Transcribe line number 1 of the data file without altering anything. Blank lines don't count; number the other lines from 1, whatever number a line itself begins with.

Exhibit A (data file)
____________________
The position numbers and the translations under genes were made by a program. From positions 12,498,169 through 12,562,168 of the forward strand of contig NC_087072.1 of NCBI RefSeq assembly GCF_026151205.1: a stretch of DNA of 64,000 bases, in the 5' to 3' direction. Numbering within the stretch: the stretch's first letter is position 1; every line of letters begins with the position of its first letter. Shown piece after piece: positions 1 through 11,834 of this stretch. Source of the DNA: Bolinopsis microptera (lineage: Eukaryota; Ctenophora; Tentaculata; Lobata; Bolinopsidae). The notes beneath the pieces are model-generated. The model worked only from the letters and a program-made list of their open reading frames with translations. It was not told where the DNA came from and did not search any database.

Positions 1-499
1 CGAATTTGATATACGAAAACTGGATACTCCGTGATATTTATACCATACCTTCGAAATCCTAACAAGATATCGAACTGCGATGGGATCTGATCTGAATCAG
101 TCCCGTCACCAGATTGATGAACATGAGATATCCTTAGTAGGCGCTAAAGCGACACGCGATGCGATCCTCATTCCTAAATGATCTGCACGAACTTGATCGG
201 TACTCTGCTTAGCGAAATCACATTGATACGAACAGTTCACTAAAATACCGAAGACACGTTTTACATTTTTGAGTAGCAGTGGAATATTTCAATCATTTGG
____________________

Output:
The position numbers and the translations under genes were made by a program. From positions 12,498,169 through 12,562,168 of the forward strand of contig NC_087072.1 of NCBI RefSeq assembly GCF_026151205.1: a stretch of DNA of 64,000 bases, in the 5' to 3' direction. Numbering within the stretch: the stretch's first letter is position 1; every line of letters begins with the position of its first letter. Shown piece after piece: positions 1 through 11,834 of this stretch. Source of the DNA: Bolinopsis microptera (lineage: Eukaryota; Ctenophora; Tentaculata; Lobata; Bolinopsidae). The notes beneath the pieces are model-generated. The model worked only from the letters and a program-made list of their open reading frames with translations. It was not told where the DNA came from and did not search any database.